Donald Trump probably is not helping his cause much with his conspiracy-mongering about a “rigged” election but Democrats should be thankful for small favors.
Mr. Trump lacks message discipline. Instead of scattershot claims that the race is being manipulated, wild conspiracy theories about ballot box-stuffing, which both parties and Americans of decency and goodwill strongly refute, he might be focusing laser-like on the “rigged” argument that nobody can confidently refute.
That’s the argument that Hillary Clinton is her party’s nominee and on her way to the White House only because the Obama administration decided to waive the law on handling classified material—and the FBI went along—in order to assure that its designated heiress would succeed to the presidency.
Google says the question “is Trump trying to lose?” has skyrocketed in popularity in the last few days. Mr. Trump is perhaps willing to be president but hasn’t been willing to do what was necessary to win. He never seriously tried to expand beyond his core support. He never wanted to spend the money, especially on TV advertising, that would be needed to do so.
If, in a deeper realism, he suspected that something like the Billy Bush tape was always going to stand in his way, he was rational to limit his financial risk—though he did the country no favor by accepting the nomination. In any case, Mr. Trump is now behaving as we knew he would. The appeal of “rigged” is obvious. It’s an argument that can continue to be prosecuted on-air after Election Day. Mr. Trump need not, as losing candidates do, concede defeat and disappear. His son-in-law, we’re told by the Financial Times this week, has already reached out to an investment banker about starting a Trump TV network after the election.
America, you’ve been played.
If today’s Democratic campaign were being fought against a generic Republican without Mr. Trump’s distinct qualities and history, here’s what would dominate the news:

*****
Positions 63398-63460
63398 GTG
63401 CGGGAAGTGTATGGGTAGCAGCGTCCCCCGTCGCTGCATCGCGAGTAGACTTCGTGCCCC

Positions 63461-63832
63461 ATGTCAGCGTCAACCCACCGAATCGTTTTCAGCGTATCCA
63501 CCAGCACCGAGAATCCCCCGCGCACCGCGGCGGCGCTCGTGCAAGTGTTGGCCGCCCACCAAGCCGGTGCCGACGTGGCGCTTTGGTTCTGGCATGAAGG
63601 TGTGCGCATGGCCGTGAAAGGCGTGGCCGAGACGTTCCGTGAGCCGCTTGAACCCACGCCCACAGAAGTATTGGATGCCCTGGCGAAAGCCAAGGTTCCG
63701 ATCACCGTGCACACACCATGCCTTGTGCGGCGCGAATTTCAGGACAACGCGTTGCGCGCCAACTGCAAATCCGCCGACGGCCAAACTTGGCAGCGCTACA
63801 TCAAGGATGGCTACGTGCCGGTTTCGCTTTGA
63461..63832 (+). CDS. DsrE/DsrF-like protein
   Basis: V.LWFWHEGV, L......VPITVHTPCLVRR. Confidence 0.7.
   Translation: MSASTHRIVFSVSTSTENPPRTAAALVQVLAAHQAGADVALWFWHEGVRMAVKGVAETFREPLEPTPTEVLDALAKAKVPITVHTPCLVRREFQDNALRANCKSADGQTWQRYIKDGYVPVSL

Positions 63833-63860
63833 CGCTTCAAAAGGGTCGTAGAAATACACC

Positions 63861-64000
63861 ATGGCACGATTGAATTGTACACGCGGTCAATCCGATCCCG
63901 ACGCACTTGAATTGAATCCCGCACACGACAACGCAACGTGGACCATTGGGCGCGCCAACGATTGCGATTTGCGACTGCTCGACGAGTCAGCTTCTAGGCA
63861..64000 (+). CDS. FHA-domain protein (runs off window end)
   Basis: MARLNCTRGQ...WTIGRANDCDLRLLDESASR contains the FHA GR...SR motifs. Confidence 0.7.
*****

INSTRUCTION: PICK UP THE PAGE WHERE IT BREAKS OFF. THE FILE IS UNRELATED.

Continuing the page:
Here’s what we can expect after Election Day: Democrats will claim that a sweeping victory over Mr. Trump is a mandate for policies that were hardly talked about during a campaign focused on the shortcomings of Mr. Trump’s treatment of women. If Democrats don’t win the House, Mrs. Clinton will adopt President Obama’s strategy of aggressively using executive orders to expand Washington’s dominance of the private sector while painting Republicans as obstructionists.
Those who reason that Mrs. Clinton and House Speaker Paul Ryan have histories and temperaments suited to cooperation and see hope for bipartisan progress will be disappointed. Why? Because of the steady drip of email leaks. Because of new information challenging the quality and objectivity of the FBI investigation.
Mrs. Clinton, like Nixon in 1972, may not get a honeymoon no matter how big her win. The debate we aren’t having in the campaign, we will continue not to have: how to foster a modern state that doesn’t metastasize corruption, cronyism, elites helping themselves. There will be no bipartisan action on things that ail the American economy and hold back its growth. All of Washington will be enmeshed in a replay of the Watergate era, inward-looking, destructive, consumed with investigations and score-settling.
Of course, much will depend on how the vote for control of Congress goes, and whether Mrs. Clinton has an unsuspected gift for creative political leadership that somehow can give the GOP a stake in her success—as Mr. Obama so signally failed to do. Pleasant surprises are always possible. Don’t bet on one.